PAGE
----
The Culture Wars, Redux

One year ago, we were all struck by a severe sense of déjà vu when the Smithsonian became mired in a disturbingly retro culture war. The controversy stemmed from a National Portrait Gallery exhibit about the experience of gays and lesbians in American art, and specifically one snippet of one video work by a renowned gay artist that a handful of Religious Right activists had deemed "sacrilegious." Led by the perennial anti-gay, anti-secular, anti-Semitic scold Bill Donohue and the right-wing propaganda outfit CNS News, soon-to-be House Speaker John Boehner and Majority Leader Eric Cantor succeeded in stirring up the ire of the Religious Right and convincing the Smithsonian to instantly pull the piece of art on the threat of losing the institution's funding.

We had seen this movie before: Jesse Helms' demonization of Robert Mapplethorpe in the late 1980's, Newt Gingrich's prurient campaign against the National Endowment for the Arts in the 1990s, Rudy Giuliani's opportunistic crusade against the Brooklyn Museum's "Sensation" exhibit in 1999. But after seeming to lay dormant for a decade, the old culture wars have come impressively easy to a new generation of Tea Party leaders.

It helped that they met with little resistance: when the Smithsonian immediately caved to censorship demands, the Right smelled blood. Their success in censoring gay art at the Smithsonian was so encouraging, it seems, that they're trying it again with the exact same exhibit. But this time they're doing it in an old favorite battleground of "Giuliani Time": the Brooklyn Museum.

The Brooklyn Museum, a private institution housed in a city-owned building, is remounting "Hide/Seek," the Smithsonian show that was widely admired by those who saw it and censored by a handful who didn't. The New York museum decided to display the full show, including A Fire in My Belly, the compilation of video works by the late artist David Wojnarowicz - including a few seconds depicting ants crawling on a crucifix --that became the lightning rod for criticism of the Smithsonian show and was ultimately censored.

This has provided the Religious Right with a perfect opportunity to stir up another anti-gay, "war on Christmas" fuss. In anticipation of the show's opening today, the Roman Catholic Diocese of Brooklyn sent a letter to the museum objecting to the Wojnarowicz work. New York Post columnist Andrea Peyser quickly weighed in, calling the work a "revolting piece of slime" and tying it to what she sees as a larger "war on Christianity." Peyser also hinted at the real objections behind the vitriol against the "Hide/Seek" exhibit by slyly noting that Wojnarowicz was a "former prostitute" who "died of complications from AIDS in 1992."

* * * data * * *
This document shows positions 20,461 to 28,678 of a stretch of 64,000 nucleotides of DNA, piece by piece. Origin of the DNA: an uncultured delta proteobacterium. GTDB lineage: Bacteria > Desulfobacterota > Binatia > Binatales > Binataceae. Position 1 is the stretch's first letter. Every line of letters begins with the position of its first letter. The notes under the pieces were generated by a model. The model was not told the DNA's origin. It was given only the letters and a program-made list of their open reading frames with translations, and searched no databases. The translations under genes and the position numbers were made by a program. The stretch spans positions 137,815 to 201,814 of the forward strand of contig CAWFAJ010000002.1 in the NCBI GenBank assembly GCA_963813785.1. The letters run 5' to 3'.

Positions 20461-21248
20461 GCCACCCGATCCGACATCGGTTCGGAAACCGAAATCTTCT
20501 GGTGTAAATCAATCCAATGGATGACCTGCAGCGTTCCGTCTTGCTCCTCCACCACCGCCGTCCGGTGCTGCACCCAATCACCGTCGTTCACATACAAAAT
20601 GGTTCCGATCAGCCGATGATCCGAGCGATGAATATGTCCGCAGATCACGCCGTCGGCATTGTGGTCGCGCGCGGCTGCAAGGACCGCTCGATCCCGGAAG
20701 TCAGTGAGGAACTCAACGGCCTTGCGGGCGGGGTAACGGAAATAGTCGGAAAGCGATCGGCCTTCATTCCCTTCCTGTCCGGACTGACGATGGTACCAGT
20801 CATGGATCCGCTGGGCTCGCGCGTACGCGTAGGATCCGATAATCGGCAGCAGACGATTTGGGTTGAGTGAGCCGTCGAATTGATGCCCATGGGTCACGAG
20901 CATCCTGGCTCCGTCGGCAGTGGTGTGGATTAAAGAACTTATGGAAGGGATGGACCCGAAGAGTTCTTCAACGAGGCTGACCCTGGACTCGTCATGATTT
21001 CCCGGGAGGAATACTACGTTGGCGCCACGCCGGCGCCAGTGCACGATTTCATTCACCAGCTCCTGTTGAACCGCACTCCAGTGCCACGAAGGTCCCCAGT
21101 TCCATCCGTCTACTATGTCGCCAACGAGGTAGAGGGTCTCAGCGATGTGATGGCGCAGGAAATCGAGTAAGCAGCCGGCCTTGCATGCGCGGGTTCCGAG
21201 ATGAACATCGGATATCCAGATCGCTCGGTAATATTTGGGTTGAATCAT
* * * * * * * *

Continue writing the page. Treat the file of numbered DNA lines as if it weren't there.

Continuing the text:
Donohue, in his statement about the Brooklyn exhibit, put it even more bluntly: "The fact is that the artist who made the vile video died of self-inflicted wounds: he died of AIDS. The homosexual, David Wojnarowicz, hated the Catholic Church (had he lived by its teachings, he would not have self-destructed)."

Into this newly excited fray of far-right hatemongers like Donohue and Peyser walked a small coalition of Republican elected officials, who saw an opportunity to stir up a controversy and benefit from it. Six GOP politicians, including a U.S. congressman, Staten Island's borough president and a handful of councilmembers and assemblymembers sent a letter to the museum offering their interpretation of the work: "This is not art, this is Christian-bashing... and an obvious attempt to offend Christians on the eve of one of the holiest times of the Christian faith."

Is this really where we are as a country? Are we letting Bill Donohue be our chief censor of theater and art? Are we letting our elected officials stand in solidarity with people who blame AIDS victims for their own deaths? Is art now a matter of politics, and will political censorship keep Americans from voluntarily seeing art and forming their own opinions?

I have invited Bishop Nicholas DiMarzio of the Roman Catholic Diocese of Brooklyn to discuss these issues with People For the American Way Foundation in a public forum. I hope he accepts. As the Religious Right and the Republican establishment embraces the "culture wars" with a renewed fervor, it's a conversation that Americans need to have.